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Peace and Prosperity

Five Minutes Five Issues: Bundy Ranch, Trump Recants, Deadly Tasers, Ukraine Weapons, Anthem Protest


A new episode of Five Minutes Five Issues posted on Friday. You can listen to it, and read a transcript, below. You can also find previous episodes of the show at Stitcher, iTunes, YouTube, and SoundCloud.

Listen to the new episode here:



Read a transcript of the new episode, including links to further information regarding the topics discussed, here:

The Ron Paul Institute for Peace and Prosperity welcomes you to Five Minutes Five Issues.

Starting in five four three two one.


Hello, I am Adam Dick, a Ron Paul Institute senior fellow.

Let’s start.

Issue one.

On Tuesday, a United States District Court jury declined to find guilty four defendants being prosecuted jointly related to the 2014 standoff at the Bundy ranch in Nevada.

Ken Ritter from the Associated Press reported on the verdict as follows:
In a stunning setback to federal prosecutors planning to try the Bundy family patriarch and two adult sons later this year, the jury acquitted Ricky Lovelien and Steven Stewart of all 10 charges, and delivered not-guilty findings on most charges against Scott Drexler and Eric Parker.
There was a hung jury on the remaining charges against Drexler and Parker.

This was the second trial for all four defendants. An earlier trial resulted in a hung jury on all charges against them.

As reported in the Las Vegas Review Journal earlier this month, Judge Gloria Navarro’s restraints on the defendants included prohibiting mentioning the rights to bear arms and assemble guaranteed in the Bill of Rights, as well as law enforcement misconduct and excessive force — matters that could have been at the heart of a defense.

Issue two.

In an insightful Los Angeles Times editorial, Andrew J. Bacevich discussed President Donald Trump’s Monday Afghanistan War policy announcement. Bacevich wrote:
At least implicitly, Trump now endorses the twin assumptions that since 9/11 have formed the basis for the larger war on terrorism: First, that sustained U.S. military action provides the most effective means of defeating terrorism; second, that the physical presence of U.S. forces in vulnerable Muslim-majority countries provides a means to render them inhospitable to terrorist entities.

In short, if we keep killing bad guys and persist in nation-building (an effort Trump derides at the same time he implicitly endorses it), the problem will eventually solve itself.

Little evidence exists to support those propositions. Indeed, the post-9/11 U.S. military experience not only in Afghanistan but also in Iraq and elsewhere points to precisely the opposite conclusion: The principal effect of the ongoing war on terrorism has been to exacerbate the problem that it purports to solve. The entire enterprise has been what Trump once understood it to be: a terrible mistake, a total disaster and a complete waste. Now, in effect, he has recanted.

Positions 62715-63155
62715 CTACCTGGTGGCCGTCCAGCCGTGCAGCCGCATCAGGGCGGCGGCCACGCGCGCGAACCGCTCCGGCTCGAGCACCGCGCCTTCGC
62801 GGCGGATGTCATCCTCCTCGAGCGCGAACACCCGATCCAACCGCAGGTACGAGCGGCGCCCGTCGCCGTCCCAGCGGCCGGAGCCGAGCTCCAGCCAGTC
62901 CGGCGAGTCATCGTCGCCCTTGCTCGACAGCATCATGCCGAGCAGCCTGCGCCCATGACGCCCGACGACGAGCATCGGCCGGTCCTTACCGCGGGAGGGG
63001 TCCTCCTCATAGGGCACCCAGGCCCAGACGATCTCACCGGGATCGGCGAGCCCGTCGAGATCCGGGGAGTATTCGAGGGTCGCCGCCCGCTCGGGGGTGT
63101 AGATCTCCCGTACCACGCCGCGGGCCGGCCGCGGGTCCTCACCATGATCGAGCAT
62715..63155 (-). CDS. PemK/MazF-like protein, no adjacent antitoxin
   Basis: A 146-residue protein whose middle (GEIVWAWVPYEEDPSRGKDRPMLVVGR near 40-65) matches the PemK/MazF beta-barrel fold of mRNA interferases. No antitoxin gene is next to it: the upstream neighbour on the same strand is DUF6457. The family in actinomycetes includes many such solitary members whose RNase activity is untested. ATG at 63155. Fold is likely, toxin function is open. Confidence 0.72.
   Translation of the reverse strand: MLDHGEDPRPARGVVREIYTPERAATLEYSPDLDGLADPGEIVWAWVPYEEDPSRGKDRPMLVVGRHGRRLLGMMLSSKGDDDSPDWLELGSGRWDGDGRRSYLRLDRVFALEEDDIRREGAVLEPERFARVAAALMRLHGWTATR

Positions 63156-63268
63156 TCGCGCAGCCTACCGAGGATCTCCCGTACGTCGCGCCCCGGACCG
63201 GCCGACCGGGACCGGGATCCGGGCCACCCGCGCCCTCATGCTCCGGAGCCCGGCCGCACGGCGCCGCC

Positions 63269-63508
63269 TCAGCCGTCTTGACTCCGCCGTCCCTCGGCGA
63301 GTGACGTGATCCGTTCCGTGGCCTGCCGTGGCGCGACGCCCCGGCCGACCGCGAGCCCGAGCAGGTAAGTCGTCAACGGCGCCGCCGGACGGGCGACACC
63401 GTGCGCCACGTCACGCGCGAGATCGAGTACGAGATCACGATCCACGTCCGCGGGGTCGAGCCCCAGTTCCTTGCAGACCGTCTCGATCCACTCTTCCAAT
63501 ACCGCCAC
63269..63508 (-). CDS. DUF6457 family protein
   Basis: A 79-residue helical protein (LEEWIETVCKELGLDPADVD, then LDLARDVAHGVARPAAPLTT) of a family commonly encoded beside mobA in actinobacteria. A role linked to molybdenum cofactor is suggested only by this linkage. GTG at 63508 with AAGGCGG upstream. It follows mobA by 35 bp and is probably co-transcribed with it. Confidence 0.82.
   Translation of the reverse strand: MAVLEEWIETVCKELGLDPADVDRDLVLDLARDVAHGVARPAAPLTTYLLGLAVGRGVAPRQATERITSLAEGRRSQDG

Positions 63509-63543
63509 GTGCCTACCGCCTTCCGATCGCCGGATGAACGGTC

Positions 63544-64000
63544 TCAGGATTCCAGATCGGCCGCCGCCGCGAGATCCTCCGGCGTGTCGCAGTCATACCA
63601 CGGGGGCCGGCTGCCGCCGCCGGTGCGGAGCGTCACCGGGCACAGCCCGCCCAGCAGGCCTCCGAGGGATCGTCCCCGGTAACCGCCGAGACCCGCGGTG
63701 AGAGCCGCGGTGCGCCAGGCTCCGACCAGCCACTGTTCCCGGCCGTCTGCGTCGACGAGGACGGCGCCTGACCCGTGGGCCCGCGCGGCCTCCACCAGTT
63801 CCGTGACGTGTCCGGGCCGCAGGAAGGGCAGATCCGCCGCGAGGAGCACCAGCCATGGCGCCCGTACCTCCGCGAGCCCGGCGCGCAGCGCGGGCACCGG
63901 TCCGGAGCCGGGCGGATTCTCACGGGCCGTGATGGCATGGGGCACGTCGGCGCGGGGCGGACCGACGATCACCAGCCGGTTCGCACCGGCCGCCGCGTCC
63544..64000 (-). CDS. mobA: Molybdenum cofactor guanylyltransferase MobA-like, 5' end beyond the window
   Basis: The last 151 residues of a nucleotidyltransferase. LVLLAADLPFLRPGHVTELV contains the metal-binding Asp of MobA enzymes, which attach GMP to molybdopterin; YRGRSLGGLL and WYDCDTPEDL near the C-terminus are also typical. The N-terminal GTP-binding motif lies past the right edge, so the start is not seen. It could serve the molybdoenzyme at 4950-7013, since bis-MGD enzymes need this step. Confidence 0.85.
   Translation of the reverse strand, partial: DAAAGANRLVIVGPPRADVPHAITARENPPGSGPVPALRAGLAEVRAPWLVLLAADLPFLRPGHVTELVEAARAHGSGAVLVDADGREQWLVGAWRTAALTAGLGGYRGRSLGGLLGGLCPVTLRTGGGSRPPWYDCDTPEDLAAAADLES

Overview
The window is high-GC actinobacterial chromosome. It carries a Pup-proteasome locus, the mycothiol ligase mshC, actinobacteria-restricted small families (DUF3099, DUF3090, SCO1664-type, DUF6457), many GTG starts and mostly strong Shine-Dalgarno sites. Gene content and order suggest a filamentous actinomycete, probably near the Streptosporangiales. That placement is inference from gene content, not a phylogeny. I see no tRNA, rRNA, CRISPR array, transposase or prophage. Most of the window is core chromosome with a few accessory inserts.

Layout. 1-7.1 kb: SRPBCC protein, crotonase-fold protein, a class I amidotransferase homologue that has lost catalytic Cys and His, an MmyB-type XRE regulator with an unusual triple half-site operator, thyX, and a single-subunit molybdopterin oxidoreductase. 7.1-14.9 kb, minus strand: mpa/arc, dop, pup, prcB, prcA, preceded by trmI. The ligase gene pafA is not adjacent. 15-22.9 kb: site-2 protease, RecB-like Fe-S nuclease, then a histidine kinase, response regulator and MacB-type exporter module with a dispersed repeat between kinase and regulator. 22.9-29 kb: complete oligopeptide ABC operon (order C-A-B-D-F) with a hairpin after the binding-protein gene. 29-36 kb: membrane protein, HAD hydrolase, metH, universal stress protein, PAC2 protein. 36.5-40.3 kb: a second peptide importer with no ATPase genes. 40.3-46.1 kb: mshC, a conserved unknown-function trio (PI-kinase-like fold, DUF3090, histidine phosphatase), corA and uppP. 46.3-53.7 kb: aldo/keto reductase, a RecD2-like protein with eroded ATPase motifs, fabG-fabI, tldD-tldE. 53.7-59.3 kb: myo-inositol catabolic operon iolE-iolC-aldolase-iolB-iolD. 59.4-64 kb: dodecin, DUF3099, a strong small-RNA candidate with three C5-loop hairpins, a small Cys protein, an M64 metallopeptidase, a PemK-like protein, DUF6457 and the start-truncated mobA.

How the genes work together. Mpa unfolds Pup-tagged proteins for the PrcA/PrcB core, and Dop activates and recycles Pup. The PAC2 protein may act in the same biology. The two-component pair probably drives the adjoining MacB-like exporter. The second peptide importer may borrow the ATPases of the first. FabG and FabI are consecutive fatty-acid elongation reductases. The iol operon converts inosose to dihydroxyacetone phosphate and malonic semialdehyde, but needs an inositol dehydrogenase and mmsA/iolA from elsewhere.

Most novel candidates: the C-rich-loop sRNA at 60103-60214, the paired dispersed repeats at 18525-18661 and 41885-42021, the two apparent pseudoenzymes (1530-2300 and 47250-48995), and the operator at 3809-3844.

Issue three.

Tasers, which are carried by many police in America, are called non-lethal weapons. But, a Tuesday Reuters article by Peter Eisler, Jason Szep, Tim Reid, and Grant Smith relates that 153 autopsy reports uncovered from across America conclude Tasers were “a cause or contributing factor” in deaths.

Also, from reviewing more than 400 instances of individuals dying after police used Tasers on them and “in which court documents provide a relatively detailed account of what happened,” the article’s authors report that “Tasers were the only form of force allegedly used by police in about one in four of the cases.”

Issue four.

Thursday, while in Ukraine, US Secretary of Defense James Mattis suggested he would recommend the Trump administration continue Russia sanctions, as well as provide weapons, including anti-tank and anti-aircraft weapons, to the Ukraine government. The Obama administration — despite supporting overthrowing of the prior Ukraine government and providing significant aid to the new government — chose not to provide weapons to Ukraine, at least in a large-scale public manner such as suggested by Mattis.

Issue five.

Quarterback Colin Kaepernick is still without a team to play with in the upcoming National Football League (NFL) regular season. Yet, kneeling during the national anthem continues. As the national anthem was sung Monday before a preseason game, 12 Cleveland Browns players knelt in a group. John Breech wrote at CBS Sports that the players engaged in “the NFL's largest protest since Colin Kaepernick started kneeling in August 2016.”

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That’s a wrap.

Transcripts of Five Minutes Five Issues episodes, including links to related information, are at the Ron Paul Institute blog.

Five four three two one.



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